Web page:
“Thinking About Reading?” Determining What is Important When Reading

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Objective

SWBAT determine what is important for them to know about the topic they are reading about.

Big Idea

How can I determine what is important and what is not when I read nonfiction text?

Introduction

10 minutes

 To get my students motivated about learning, I allow students to browse some different issues of children’s nonfiction articles like “Time for Kids”, “Scholastic Kids”, “National Geographic for Kids”, and “Newsweek for Kids”. With the use of an Inspired Classroom, I was able to save digital copies of these articles to the desktops at each of my students' work stations. Students were able to browse each copy together as a group. Most schools have prescriptions to these in the library or you could have parents pay for a year’s prescription at the beginning of the year.  We talked about the characteristics of the articles as I transitioned into the purpose of the lesson. I explain to students that today we’re going to read these articles and “think about reading” as we read them. I begin an anchor chart that reflects Determining Importance and how to think about reading. As we talk about thinking about reading, I pose this as a question on the anchor chart and answer it right on the chart as a reference for students. As we progress through the unit, we will add to the chart. After reviewing what we’ve placed on the chart, we move into the next section of today’s lesson, the mini-lesson.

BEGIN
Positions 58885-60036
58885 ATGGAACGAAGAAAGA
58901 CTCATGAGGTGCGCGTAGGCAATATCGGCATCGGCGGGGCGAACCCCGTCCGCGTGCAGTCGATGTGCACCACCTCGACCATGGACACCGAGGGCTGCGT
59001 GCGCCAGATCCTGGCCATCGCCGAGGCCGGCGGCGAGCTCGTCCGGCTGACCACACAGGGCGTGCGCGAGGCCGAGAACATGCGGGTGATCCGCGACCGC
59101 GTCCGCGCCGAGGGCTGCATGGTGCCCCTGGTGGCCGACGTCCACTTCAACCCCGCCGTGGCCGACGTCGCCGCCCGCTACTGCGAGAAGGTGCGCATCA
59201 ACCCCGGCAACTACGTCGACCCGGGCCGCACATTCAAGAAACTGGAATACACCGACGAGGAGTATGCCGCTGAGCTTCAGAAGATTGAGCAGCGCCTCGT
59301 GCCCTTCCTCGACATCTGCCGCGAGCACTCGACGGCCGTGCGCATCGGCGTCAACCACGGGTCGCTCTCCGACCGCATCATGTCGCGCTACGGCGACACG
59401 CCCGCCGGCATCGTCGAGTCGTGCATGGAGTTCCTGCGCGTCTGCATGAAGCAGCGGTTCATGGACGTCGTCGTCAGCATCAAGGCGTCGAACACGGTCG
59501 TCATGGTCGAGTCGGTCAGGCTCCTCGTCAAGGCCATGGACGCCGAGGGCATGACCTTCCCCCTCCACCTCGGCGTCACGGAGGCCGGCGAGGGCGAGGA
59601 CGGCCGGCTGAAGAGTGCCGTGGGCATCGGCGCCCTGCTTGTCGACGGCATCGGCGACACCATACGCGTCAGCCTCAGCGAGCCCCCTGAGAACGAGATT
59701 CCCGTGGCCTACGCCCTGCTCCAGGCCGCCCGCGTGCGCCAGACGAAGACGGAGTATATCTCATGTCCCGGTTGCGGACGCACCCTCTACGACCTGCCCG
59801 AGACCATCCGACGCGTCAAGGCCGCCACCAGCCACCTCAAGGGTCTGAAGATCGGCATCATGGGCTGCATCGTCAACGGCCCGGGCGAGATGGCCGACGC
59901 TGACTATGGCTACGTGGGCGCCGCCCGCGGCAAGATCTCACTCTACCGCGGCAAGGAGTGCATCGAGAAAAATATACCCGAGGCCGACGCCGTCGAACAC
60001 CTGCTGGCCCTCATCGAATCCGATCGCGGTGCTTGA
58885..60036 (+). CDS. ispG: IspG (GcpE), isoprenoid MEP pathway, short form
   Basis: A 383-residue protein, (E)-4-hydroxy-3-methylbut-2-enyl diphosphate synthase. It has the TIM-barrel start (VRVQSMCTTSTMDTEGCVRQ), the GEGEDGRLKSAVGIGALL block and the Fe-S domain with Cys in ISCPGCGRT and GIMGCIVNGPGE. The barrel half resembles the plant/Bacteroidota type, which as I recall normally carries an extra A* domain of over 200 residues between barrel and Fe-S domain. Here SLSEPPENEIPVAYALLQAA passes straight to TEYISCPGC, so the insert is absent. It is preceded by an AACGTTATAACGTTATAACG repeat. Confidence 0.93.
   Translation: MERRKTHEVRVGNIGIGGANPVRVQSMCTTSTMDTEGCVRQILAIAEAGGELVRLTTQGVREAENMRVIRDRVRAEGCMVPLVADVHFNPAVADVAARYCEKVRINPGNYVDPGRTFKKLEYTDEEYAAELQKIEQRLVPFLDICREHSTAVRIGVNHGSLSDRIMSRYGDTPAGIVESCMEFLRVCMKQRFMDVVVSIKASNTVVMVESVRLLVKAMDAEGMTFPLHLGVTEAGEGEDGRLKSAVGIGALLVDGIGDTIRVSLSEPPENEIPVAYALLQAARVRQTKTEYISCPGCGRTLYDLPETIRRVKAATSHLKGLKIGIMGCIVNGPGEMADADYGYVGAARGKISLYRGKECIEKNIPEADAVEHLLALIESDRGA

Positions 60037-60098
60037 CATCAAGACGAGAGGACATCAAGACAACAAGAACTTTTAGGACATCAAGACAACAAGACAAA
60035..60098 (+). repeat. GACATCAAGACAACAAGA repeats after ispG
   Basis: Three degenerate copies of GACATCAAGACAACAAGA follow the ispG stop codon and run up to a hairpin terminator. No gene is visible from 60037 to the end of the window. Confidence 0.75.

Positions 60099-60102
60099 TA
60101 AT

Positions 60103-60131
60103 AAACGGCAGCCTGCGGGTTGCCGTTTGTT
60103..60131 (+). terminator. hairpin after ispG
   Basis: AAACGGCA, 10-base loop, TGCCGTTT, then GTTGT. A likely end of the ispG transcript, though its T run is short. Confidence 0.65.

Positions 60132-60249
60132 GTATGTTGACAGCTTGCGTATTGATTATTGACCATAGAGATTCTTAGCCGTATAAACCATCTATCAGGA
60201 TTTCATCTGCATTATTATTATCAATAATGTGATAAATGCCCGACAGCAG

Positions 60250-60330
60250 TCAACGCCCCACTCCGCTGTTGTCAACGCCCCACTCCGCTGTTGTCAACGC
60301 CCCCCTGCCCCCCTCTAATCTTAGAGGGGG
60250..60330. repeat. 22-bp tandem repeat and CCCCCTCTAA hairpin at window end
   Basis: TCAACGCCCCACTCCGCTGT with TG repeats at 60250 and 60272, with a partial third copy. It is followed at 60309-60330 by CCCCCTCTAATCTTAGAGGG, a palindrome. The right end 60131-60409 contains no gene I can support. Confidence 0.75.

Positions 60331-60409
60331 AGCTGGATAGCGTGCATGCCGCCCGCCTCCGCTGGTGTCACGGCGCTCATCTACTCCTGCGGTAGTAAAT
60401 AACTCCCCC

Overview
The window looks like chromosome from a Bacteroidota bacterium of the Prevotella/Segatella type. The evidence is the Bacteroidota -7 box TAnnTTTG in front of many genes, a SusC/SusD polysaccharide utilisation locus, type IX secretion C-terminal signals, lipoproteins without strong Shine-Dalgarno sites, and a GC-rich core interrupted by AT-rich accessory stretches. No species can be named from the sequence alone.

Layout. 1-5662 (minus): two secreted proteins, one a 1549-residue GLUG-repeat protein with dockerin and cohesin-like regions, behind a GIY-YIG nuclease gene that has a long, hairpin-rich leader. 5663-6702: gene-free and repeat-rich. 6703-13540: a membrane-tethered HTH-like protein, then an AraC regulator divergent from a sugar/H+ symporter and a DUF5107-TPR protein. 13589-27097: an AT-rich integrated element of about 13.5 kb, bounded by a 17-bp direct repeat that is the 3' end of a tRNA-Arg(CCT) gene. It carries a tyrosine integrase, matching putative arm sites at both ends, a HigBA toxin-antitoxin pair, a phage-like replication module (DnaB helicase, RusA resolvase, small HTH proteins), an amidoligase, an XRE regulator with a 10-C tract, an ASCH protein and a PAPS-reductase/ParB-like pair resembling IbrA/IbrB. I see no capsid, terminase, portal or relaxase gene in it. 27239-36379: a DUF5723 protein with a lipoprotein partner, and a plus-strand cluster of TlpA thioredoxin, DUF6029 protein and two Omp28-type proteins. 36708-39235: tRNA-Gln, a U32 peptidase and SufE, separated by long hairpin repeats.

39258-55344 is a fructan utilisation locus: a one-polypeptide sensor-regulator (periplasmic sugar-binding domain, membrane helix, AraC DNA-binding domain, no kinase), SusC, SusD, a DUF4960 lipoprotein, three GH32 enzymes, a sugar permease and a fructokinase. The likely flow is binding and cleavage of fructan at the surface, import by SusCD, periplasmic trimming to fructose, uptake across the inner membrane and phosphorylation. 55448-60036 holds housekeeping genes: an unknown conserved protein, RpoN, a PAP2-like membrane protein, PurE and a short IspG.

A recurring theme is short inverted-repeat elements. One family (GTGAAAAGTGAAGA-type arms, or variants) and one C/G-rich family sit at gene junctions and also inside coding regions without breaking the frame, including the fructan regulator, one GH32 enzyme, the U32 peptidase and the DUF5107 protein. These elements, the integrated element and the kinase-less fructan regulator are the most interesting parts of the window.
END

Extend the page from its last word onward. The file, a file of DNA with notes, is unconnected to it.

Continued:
Mini-Lesson

15 minutes

To introduce students to determining importance, I decided to do a modeled reading where I showed students how to read with the goal of determining importance. Using an interactive article I found on “National Geographic Explorer”:

http://ngexplorer.cengage.com/pathfinder/teachers.html

This link allows you to project articles for students on an interactive board or projector. During this modeled reading exercise, I will also show students through a think aloud how to be mindful of the thoughts that occur while reading, to think about any information that relates back to the title, and finally any information that supports the title. I began by restating the title as a question. I solicit the help of the students. The cool thing about these articles is they are interactive. If you have an interactive smart board, you can manipulate the article through highlights, etc. I read one of the sections of the article; I read aloud for students and say out loud the thoughts that “pop” into my head as I read. As I read, I highlight sections that may help me answer my “title” question and make notes in the margin of the article that reflect my thoughts. After I finish reading the article, we talk about my thoughts and I ask students if they had any thoughts. I then model for students how to use my thoughts and information in the text that can help me answer my “title” question. Next I ask students to summarize what I did during my think aloud. I make sure I do this, so students know what they should be doing while they are reading. This leads us to our guided reading section of the lesson, where students will practice thinking about their reading.